Moor Mother has made rap records and she’s made jazz poetry. She’s done noise rock and industrial hip-hop and free-jazz protest operas based around the housing crisis. And she did all of that within the span of a year; to say her 2020 was prolific doesn’t quite accurately capture the volume of work she delivered, a streak of six album length projects arriving between March and December, each of them pushing one sonic extreme or another but all defined by Camae Ayewa’s uniquely confrontational vessel for compassion. “I like to punch people in the heart and then kiss the heart,” as she recently put it.
There are few better examples of this duality inherent in Moor Mother’s music–of beauty and intensity, grief and warmth–than “Temporal Control of Light Echos,” the opening track of Black Encyclopedia of the Air, her first release through Anti-. Ayewa sounds as if she’s stepped through a trans-dimensional portal into vastest space, warmly glowing keyboards and robotic vocal effects reverberating beneath her spoken-word narrative, which saves the heart-punch for last: “This place is a gathering of bones.”
Black Encyclopedia of the Air finds Moor Mother in modes both playful and pointed, but it’s also by far the most accessible album she’s released. Collaborator and producer Olof Melander helps to provide a sonic counterpoint via downtempo grooves and boom-bap-via-jazz-fusion keyboards. And it’s consistently mesmerizing and gorgeous, a less frayed and more sonically luxurious means through which to explore ideas of bridging past and future and reckoning with generations of violence. When she quips, “Ain’t no mountain high enough to escape this confederate landscape,” on “Mangrove,” her invocation of Marvin and Tammy classic soul is every bit as significant as her liberation cartography.
For an artist with an aesthetic affinity for noise, Moor Mother takes to this cosmic late-night vibe masterfully. Not that it’s the first time she’s ever done so; “Passing of Time,” the closing track of 2019’s Analog Fluids of Sonic Black Holes provided a precursor of sorts to this album’s hypnotic beats and astral lullabies. But there’s a bit more funk behind a standout like “Mangrove,” in which Ayewa trades verses with Armand Hammer’s Elucid, and a slow-motion crackle to the beat that underscores her mission statement on “Shekere”: “My responsibility to the earth, to the hurt, I rework/Self-determination.” Even as she wrestles with trauma and the work of charting a path forward, everything here simply sounds spectacular. It’s not that the record is entirely devoid of noise, though, as first single “Zami” finds Ayewa invoking Sun Ra’s Afrofuturist journeys amid harshly buzzing synthesizers: “We travel the spaceways/ What the FUCK you say?”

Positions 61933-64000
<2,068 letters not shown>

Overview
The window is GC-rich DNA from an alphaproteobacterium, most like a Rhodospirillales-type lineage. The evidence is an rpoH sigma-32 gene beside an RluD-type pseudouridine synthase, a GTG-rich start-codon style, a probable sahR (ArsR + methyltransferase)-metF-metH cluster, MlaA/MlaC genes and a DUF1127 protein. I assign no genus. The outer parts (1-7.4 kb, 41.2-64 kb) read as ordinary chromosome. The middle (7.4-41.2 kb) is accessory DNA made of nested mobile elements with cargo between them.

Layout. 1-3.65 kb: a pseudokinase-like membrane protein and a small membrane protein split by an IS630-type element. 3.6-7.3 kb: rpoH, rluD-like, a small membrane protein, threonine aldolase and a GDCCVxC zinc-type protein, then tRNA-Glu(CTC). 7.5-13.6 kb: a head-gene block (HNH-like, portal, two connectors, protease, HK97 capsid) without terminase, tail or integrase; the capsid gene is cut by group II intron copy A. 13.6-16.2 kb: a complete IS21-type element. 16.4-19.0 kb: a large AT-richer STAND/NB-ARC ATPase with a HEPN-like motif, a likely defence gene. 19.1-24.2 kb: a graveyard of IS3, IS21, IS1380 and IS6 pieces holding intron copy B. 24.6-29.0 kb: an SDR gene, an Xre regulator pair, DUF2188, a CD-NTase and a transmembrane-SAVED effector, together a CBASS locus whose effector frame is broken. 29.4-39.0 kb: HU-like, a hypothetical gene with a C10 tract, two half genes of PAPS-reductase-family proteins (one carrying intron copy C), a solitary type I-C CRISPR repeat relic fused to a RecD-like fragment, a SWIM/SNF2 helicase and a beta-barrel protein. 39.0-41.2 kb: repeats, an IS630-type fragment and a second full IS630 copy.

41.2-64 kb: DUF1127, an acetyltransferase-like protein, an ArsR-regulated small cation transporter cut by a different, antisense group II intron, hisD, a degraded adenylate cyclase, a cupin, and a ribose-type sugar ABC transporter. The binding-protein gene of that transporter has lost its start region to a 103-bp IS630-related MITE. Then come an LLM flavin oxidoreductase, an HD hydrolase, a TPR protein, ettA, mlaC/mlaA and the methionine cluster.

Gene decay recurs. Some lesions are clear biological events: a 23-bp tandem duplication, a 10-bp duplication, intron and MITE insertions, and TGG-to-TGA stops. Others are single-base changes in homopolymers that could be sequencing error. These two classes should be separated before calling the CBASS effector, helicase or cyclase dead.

The abrasion and aggression that’s defined Moor Mother’s music in the past has always served to bolster the resolve and determination behind her words. And we most certainly haven’t heard the last of it. But as just one of many different musical directions that Moor Mother has taken over her career, the late-night groove of Black Encyclopedia of the Air makes it one of her most on-repeat listenable records, a statement of melodic defiance she summarizes best in “Shekere” when she says, “We will outlast, rise up from the past/Our future will shake with that ass.”
Jeff Terich is the founder and editor of Treble. He's been writing about music for 20 years and has been published at American Songwriter, Bandcamp Daily, Reverb, Spin, Stereogum, uDiscoverMusic, VinylMePlease and some others that he's forgetting right now. He's still not tired of it.